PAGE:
Skin care for Diabetic skin management
Controlling blood-sugar levels is a top priority when living with diabetes, but it’s important to be diligent about skin care to help avoid the many side effects this chronic condition can have on the skin as well. Caring for your skin begins in the shower or bath, and it’s best to keep water at a warm (not hot) temperature. Afterwards, gently pat the skin dry (rather than rubbing) and pay special attention to areas of the body that can trap moisture, such as under the arms and breasts, the groin area and between the toes. This is also the perfect time to check your body for potential problems like especially dry, red or sore spots. It’s also important that you moisturize immediately after bathing5
Skin care for diabetic skin management consists of a handful of products, and it’s best to limit the number you use in order to avoid potential irritation. There are a variety of products that are specifically formulated to address dryness, which is an issue associated with diabetes. A gentle, body cleanser and moisturizing cream are the basics,5 to keep diabetic dry skin comfortable. If you’re not sure which products you should use, ask your physician or dermatologist for recommendations.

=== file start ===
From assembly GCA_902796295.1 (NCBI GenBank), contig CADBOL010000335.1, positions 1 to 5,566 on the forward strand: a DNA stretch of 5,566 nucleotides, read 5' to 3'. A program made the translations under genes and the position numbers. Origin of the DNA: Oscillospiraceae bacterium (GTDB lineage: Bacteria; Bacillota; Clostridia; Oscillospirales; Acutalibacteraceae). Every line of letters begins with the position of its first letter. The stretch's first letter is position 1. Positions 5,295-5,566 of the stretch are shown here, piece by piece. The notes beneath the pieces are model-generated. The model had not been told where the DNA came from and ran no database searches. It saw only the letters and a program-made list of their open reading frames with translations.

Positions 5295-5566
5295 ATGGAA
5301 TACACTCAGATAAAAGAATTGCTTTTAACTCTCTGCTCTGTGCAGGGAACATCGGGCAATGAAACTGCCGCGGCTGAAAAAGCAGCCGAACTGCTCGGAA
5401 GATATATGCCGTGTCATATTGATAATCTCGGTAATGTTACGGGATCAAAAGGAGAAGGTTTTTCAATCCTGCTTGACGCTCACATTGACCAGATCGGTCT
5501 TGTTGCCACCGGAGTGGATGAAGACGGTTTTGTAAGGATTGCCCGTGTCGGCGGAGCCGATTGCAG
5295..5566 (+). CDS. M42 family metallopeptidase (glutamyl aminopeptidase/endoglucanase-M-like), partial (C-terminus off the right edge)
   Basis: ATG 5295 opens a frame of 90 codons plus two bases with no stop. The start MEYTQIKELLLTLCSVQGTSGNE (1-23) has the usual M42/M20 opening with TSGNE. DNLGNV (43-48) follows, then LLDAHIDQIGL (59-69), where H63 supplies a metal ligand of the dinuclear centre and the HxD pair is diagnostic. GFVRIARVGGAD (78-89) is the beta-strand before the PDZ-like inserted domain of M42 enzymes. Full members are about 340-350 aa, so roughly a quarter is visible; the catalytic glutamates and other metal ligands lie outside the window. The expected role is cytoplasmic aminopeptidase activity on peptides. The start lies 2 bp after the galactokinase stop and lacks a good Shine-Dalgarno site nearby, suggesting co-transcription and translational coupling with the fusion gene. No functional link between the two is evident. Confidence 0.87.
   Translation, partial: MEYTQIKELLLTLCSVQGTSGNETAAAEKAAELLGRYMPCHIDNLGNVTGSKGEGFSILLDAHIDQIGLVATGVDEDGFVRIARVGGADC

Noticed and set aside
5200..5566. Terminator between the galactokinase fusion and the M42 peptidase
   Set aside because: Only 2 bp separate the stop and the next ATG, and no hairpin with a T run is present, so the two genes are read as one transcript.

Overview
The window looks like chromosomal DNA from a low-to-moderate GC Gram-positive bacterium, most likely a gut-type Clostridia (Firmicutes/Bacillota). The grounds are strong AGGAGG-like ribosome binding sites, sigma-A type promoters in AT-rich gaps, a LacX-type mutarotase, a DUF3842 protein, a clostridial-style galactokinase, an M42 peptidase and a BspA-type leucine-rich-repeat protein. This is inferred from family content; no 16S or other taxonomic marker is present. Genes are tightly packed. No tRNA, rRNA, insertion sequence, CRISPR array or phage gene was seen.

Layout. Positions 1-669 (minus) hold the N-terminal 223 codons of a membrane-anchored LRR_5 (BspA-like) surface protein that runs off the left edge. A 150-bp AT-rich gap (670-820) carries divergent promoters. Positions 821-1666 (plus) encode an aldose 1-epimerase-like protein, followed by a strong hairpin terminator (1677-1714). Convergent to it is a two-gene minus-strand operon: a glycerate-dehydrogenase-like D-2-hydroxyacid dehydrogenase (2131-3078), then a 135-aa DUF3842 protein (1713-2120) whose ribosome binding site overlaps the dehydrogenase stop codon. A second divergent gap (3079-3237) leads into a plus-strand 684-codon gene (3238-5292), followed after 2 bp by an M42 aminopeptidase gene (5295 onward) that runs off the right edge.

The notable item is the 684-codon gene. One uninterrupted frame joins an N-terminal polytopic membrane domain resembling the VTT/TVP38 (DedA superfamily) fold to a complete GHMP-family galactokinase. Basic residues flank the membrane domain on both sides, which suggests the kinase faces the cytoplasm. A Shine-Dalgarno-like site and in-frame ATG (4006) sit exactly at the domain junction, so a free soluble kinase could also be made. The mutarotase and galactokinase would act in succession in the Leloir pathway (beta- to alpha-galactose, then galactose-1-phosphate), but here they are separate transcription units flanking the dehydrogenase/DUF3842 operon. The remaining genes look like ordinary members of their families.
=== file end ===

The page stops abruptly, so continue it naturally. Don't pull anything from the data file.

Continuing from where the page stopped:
Always keep skin moisturized
In addition to using a cream after bathing, it’s best to apply often throughout the day as well to keep skin moisturized. The hands are especially prone to dryness, so be sure to apply moisturizer regularly, especially after washing. Keep a bottle or tube next to the sink so you don’t forget to use it.
Don’t forget your feet
Diabetes can lead to nerve damage and numbness in the feet, so it’s imperative to check your feet daily for any blisters or cuts you may not feel. Even the smallest injury can be prone to infection due to poor circulation that can compromise healing.6 A moisturising cream is helpful for keeping this problem-prone area moisturized—but avoid applying between your toes, as this is a common spot for fungal infections.4
- Coderch, L., López, O., de la Maza, A. et al. Am J Clin Dermatol (2003) 4: 107.
- Baumann, L. (2015) Cosmeceuticals and Cosmetic Ingredients (pp.84-86). New York: McGraw-Hill Medical
Remarks: This general information is not intended to diagnose any medical condition or to replace your healthcare professional. In cause of any doubt about your skin condition or cosmetic and/or skincare products, consult medical doctors and/or dermatologist advice prior use.